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RE: Employers Rights to your Spreadsheets[Subject Prev][Subject Next][Thread Prev][Thread Next]
- To: "'seaint(--nospam--at)seaint.org'" <seaint(--nospam--at)seaint.org>
- Subject: RE: Employers Rights to your Spreadsheets
- From: William Keil <WJK(--nospam--at)brph.com>
- Date: Fri, 13 Aug 1999 17:25:42 -0400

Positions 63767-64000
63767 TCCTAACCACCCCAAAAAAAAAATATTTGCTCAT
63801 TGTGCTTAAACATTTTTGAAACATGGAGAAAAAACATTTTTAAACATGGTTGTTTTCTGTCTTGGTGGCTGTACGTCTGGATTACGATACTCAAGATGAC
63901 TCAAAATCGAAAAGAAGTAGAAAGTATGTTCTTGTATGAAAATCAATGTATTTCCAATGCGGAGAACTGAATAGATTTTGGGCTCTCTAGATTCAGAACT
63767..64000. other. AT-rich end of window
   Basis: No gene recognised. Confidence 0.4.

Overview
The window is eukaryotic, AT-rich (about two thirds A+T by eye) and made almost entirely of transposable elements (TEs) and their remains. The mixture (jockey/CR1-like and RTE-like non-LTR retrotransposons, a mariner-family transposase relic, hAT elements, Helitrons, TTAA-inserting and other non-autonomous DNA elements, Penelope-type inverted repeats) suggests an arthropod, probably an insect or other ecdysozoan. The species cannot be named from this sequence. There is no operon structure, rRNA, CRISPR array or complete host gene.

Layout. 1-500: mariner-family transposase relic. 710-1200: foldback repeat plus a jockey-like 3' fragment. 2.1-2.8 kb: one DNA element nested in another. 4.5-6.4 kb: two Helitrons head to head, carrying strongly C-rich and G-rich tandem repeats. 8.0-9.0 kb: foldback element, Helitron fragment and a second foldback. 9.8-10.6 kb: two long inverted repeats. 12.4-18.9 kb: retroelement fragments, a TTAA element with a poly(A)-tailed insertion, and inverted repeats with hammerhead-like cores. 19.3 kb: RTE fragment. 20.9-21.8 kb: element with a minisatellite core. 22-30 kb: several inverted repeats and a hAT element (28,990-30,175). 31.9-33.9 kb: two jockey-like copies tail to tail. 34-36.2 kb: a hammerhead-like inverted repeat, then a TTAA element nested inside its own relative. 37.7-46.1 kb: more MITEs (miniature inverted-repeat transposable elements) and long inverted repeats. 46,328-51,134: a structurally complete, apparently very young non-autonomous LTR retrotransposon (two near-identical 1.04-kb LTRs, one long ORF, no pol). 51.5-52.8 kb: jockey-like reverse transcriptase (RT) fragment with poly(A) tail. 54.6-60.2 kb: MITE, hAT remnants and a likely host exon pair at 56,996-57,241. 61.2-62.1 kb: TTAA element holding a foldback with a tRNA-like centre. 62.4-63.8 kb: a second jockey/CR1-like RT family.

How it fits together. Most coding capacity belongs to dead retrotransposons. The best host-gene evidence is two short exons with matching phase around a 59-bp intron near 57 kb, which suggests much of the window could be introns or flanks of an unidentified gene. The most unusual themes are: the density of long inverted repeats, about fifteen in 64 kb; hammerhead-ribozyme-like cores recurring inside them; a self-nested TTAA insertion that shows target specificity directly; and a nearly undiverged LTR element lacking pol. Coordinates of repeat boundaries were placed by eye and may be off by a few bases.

The one employer that established the job number did make me sign an informal agreement. I was to develop the spreadsheets, submit them for review, document them, debug them, and then educate others on how to use them. Let's just say that they were so busy, one spreadsheet never made it through this whole process before I left the company for my current employer (about six months time). My current employer does conduct business with several clients and government agencies that demand top secret communications and design submissions. However, the design issues that I am encountering are identical to other tasks and do not require top secret handling. My colleagues come to me and ask "Do you have a spreadsheet for this?" and I allow them to use whatever I have freely. Yes, if I leave these people and my employer will have a copy (probably not the most current because they are constantly being updated with better features). As I witnessed with others in the company, when their notice was given or they were terminated, the vice president of operations watched these people clear out their desks to ensure that company material or files were not removed. I maintain a weekly backup on the company mainframe and on my personal diskettes. This way I can "walk out with my property" even though they will have the mainframe backup. Therefore I will not lose the time invested before the last time I backed up the files. One way that I distinguish that these spreadsheets are my creation is by clearly "imprinting" my name on each and every file. I protect the sheets with my password so nobody else can alter the original calculation (except the input) file but me (which was a common problem at other companies - a person would accidentally overwrite a formula and not explain what happened). I agree with you that if push came to shove I have no legal claim to anything on my company computer as I am reminded everyday because I see the following message during log-in: "Use of this computer is for company business only" and you must click an "OK" box. This procedure probably means that I have no rights to anything regardless of the fact that I am the inventor. I would wager that the employment agreement signed when I was hired has legal implications that reinforce this notion (i.e. the perceived interpretation by the company). Strictly my opinion - my employer is paying me to perform a job - to structurally engineer buildings. How I accomplish this task is at my discretion as a professional engineer. As long as I complete the project in a timely manner it should not matter how any calculations or drawings were created by me. The seemingly impossible deadlines are only getting worse everyday. If I did not create these design spreadsheets I would probably be unemployed or still working on that 150,000 sq. ft. school that had a design schedule of 6 weeks to go from schematics to final documents. William J. Keil, P.E. -----Original Message----- From: Jim Kestner [mailto:jkestner(--nospam--at)somervilleinc.com] Sent: Friday, August 13, 1999 4:20 PM To: seaint(--nospam--at)seaint.org Subject: Re: Employers Rights to your Spreadsheets I am in general agreement with many points William Kiel made and my philosphy is similar. However, I suspect if you have developed spreadsheets or any computer program on company time, your employer can lay claim to it. You stated "I have over 1300 hours invested" but what portion of that time was spent during working hours and therefore time that your employer was paying you? Do you have a written agreement with your employer? Does he clearly understand your position? Do you let other engineers use your spreadsheets? Do they get to keep them (and therefore your former employer) when you leave? I assume that you store these on your computer at work and when you delete them, they never really go away. Perhaps they might even be stored on the network backup tapes, etc. They are recoverable. I think there may be many of us in this same situation and I want to find out how others have handled it. Jim Kestner, P.E. Green Bay, Wi.
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